A colleague was telling me how friendly the staff were at an airport on a recent trip, which reminded me of Sept 11th 2001. I was on one of the last flights to land in the US on that day - on my way to an ACT! Conference that I ended up being unable to get to. I was stranded in San Francisco for 10 days, calling United Airlines each day to see if I could get a flight to the conference or back to Sydney.
One of the lasting memories of that time was how, in stark contrast to the expected reaction, how friendly the Americans I met were at that time. They went out of their way to help and seemed genuinely apologetic for the inconvenience... saying things like "I had such a great time when in Australia and we're so sorry your trip has been affected like this".
I was really amazed how friendly and polite the airline staff were despite the understandable stress.
All of this really reduced my stress and confusion at being stranded alone in San Fran ... in fact, I even managed to relax enough to do some site-seeing, catch a few bands and generally enjoy a rare (albeit enforced) holiday.
I say all this because I find that people, especially airline staff, aren't usually that helpful and friendly... and it made me realise that if phone/email support people were, not only better technically trained, but also better trained in service and empathy, the users who deal with them are happier and actually put less aggression on the support person - it's a win/win.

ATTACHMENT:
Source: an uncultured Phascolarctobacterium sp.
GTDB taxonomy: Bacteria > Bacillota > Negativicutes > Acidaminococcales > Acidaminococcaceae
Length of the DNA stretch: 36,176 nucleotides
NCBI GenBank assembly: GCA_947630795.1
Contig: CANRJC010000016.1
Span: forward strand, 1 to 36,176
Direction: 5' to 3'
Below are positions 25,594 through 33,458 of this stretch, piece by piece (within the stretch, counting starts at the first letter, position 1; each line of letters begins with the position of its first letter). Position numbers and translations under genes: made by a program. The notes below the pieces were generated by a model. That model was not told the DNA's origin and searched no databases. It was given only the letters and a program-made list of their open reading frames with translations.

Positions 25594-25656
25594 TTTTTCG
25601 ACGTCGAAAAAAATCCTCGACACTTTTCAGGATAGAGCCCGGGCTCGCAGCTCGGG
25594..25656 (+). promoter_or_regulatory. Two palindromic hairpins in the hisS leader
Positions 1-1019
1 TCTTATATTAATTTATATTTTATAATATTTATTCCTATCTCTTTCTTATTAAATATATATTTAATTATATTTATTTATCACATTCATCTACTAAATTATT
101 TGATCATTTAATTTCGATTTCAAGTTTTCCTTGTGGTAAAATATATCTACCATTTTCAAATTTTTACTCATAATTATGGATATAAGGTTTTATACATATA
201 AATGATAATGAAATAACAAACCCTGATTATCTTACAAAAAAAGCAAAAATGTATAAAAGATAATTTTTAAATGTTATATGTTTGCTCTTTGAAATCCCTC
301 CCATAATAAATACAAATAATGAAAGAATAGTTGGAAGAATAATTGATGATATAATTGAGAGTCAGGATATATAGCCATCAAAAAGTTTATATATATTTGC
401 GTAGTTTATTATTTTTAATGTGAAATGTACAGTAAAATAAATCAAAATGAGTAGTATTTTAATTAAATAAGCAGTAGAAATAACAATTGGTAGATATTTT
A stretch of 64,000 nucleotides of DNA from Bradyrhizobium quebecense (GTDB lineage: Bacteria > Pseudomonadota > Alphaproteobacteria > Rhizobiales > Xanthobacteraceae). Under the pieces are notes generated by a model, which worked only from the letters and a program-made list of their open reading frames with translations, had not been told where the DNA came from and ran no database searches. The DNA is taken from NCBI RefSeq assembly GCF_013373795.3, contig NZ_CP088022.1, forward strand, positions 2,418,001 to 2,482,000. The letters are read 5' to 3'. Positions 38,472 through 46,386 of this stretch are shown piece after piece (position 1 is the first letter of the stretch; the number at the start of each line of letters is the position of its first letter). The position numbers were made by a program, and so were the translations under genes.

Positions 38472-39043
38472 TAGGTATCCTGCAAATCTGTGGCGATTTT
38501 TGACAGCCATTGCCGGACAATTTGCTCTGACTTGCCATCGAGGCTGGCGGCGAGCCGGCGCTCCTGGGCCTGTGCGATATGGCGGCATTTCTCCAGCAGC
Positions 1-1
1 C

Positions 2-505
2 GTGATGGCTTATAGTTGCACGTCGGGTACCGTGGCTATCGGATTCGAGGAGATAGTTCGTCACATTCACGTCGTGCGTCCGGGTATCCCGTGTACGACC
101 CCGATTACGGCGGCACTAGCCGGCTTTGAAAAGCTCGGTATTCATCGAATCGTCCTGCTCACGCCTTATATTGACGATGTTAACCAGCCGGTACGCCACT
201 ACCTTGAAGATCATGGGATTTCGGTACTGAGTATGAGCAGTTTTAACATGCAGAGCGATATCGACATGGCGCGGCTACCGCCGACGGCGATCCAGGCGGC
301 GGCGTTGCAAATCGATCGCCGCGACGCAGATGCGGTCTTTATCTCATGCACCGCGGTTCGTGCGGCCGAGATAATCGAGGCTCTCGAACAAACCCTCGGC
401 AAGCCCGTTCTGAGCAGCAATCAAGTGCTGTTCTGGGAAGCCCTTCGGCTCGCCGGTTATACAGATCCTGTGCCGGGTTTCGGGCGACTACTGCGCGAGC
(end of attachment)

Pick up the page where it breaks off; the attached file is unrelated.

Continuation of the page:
When I worked at Digital, in the early 80s, all engineers were given service oriented training on top of their technical training and were also judged on this in surveys that were completed by their customers.
One of the core points of the CRM is that "everyone sells"... let me repeat that "everyone sells". Not just the sales and marketing people, but the receptionists, the tech support staff, the product teams, everyone!
From that realisation, the first point to understand that is that when someone calls tech support, a good operator can not only relieve their immediate problem, but also (in a non-aggressive sales way) recommend upgrades, addons or even (for the right client) an up sell to a bigger product.
The second point is that it expands the value of the CRM product and makes it imperative to be able to share information on customers across all groups in a company.
CRM should be the centre of the corporate infrastructure. The customer database is the most valuable asset that any business has. The ability to integrate this with mobile users, with support, with accounting, as well as sales and marketing should be primary considerations when users select a CRM product.
CRM is about managing the relationship with the customer, not just getting a sale.
From Sage’s point of view, this is a message they should get out to their user-base. It will create additional sales within current customers – and it’s always cheaper to get additional sales from a happy client than to get new clients. Obviously, they need to make sure the customers are happy - with the products, support and other deliverables.
GL Computing, Australia
BTW: “Everyone sells” was a quote I stole from Mike Muhney – one of the co-founders of ACT!